The purpose of this review paper is to present the technical basis for establishing sediment quality criteria using equilibrium partitioning (EqP). Equilibrium partitioning is chosen because it addresses the two principal technical issues that must be resolved: the varying bioavailability of chemicals in sediments and the choice of the appropriate biological effects concentration.
The data that are used to examine the question of varying bioavailability across sediments are from toxicity and bioaccumulation experiments utilizing the same chemical and test organism but different sediments. It has been found that if the different sediments in each experiment are compared, there is essentially no relationship between sediment chemical concentrations on a dry weight basis and biological effects. However, if the chemical concentrations in the pore water of the sediment are used (for chemicals that are not highly hydrophobic) or if the sediment chemical concentrations on an organic carbon basis are used, then the biological effects occur at similar concentrations (within a factor of two) for the different sediments. In addition, the effects concentrations are the same as, or they can be predicted from, the effects concentration determined in water- only exposures.
The EqP methodology rationalizes these results by assuming that the partitioning of the chemical between sediment organic carbon and pore water is at equilibrium. In each of these phases, the fugacity or activity of the chemical is the same at equilibrium. As a consequence, it is assumed that the organism receives an equivalent exposure from a water-only exposure or from any equilibrated phase, either from pore water via respiration, from sediment carbon via ingestion; or from a mixture of the routes. Thus, the pathway of exposure is not significant. The biological effect is produced by the chemical activity of the single phase or the equilibrated system.
Sediment quality criteria for nonionic organic chemicals are based on the chemical concentration in sediment organic carbon. For highly hydrophobic chemicals this is necessary because the pore water concentration is, for those chemicals, no longer a good estimate of the chemical activity. The pore water concentration is the sum of the free chemical concentration, which is bioavailable and represents the chemical activity, and the concentration of chemical complexed to dissolved organic carbon, which, as the data presented below illustrate, is not bioavailable. Using the chemical concentration in sediment organic carbon eliminates this ambiguity.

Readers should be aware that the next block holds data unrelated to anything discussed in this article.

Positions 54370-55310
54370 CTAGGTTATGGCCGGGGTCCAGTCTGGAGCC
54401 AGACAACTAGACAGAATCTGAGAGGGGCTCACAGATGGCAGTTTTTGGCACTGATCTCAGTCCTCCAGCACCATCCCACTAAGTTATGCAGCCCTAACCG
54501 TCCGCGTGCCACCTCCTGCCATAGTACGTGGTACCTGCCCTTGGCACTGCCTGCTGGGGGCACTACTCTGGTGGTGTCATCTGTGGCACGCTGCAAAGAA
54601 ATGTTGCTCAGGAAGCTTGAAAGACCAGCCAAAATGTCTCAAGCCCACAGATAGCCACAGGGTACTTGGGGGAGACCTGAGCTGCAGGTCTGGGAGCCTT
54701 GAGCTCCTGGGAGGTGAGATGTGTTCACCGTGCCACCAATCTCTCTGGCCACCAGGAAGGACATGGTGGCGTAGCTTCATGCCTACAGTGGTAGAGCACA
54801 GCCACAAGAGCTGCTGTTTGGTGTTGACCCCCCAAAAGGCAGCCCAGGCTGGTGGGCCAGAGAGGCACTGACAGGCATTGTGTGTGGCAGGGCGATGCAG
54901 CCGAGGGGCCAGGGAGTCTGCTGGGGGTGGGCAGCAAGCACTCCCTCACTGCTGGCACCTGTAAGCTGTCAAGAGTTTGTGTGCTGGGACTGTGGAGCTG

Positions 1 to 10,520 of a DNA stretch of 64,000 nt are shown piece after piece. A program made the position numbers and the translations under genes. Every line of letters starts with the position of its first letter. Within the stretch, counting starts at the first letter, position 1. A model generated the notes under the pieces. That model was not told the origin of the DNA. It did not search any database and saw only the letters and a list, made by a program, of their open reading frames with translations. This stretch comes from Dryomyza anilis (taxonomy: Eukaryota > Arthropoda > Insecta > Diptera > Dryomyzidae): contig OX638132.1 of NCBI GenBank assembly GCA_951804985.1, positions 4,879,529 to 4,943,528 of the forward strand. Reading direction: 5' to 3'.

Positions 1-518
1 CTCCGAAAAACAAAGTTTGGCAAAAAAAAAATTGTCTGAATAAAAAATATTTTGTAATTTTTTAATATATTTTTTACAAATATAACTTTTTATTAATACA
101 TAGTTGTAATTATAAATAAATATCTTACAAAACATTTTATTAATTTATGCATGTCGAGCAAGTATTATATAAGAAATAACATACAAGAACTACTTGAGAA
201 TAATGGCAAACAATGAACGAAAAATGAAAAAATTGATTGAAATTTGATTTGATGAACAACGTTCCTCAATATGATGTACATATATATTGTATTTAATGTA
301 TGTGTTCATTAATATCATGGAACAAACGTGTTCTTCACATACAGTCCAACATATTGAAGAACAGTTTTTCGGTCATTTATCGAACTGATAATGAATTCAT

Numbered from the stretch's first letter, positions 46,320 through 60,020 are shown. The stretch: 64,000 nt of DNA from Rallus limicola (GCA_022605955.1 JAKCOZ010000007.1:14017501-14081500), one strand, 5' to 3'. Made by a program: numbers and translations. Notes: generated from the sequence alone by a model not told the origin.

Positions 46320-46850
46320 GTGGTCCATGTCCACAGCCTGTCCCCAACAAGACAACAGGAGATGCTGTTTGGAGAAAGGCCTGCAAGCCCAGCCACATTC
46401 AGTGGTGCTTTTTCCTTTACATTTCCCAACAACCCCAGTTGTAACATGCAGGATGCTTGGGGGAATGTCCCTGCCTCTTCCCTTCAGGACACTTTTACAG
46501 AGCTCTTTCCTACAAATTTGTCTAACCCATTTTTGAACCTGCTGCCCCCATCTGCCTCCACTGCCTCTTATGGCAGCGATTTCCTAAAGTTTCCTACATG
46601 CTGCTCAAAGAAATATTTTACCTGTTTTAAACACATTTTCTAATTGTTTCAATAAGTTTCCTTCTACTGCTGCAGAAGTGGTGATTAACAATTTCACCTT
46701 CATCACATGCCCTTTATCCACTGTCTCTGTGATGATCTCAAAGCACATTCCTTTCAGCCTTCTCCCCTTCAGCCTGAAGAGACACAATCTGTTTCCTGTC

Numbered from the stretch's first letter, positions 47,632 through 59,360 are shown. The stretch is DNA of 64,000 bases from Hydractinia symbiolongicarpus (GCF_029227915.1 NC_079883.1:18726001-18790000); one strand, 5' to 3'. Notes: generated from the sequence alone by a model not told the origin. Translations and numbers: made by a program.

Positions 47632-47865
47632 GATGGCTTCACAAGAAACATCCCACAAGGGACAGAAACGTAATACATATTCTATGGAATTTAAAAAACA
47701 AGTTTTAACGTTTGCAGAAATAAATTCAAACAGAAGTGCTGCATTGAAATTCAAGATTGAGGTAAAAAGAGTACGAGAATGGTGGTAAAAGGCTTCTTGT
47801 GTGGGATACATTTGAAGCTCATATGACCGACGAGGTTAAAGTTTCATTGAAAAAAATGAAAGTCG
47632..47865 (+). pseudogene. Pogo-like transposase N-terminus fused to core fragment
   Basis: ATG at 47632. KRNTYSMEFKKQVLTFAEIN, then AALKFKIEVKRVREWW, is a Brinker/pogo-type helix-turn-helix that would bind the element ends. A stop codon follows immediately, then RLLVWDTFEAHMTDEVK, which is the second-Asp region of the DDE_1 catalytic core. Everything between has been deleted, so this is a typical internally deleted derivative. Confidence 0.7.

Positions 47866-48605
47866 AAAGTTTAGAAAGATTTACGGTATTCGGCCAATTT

Sediment quality criteria also require that a chemical concentration be chosen that is sufficiently protective of benthic organisms. The final chronic value (FCV) from the U.S. Environmental Protection Agency (EPA) water quality criteria is proposed. An analysis of the data compiled in the water quality criteria documents demonstrates that benthic species, defined as either epibenthic or infaunal species, have a similar sensitivity to water column species. This is the case if the most sensitive species are compared and if all species are compared. The results of benthic colonization experiments also support the use of the FCV.
Equilibrium partitioning cannot remove all the variation in the experimentally observed sediment- effects concentration and the concentration predicted from water-only exposures. A variation of approximately a factor of two to three remains. Hence, it is recognized that a quantification of this uncertainty should accompany the sediment quality criteria.
The derivation of sediment quality criteria requires the octanol/water partition coefficient of the chemical. It should be measured with modern experimental techniques, which appear to remove the large variation in reported values. The derivation of the final chronic value should also be updated to include the most recent toxicological information.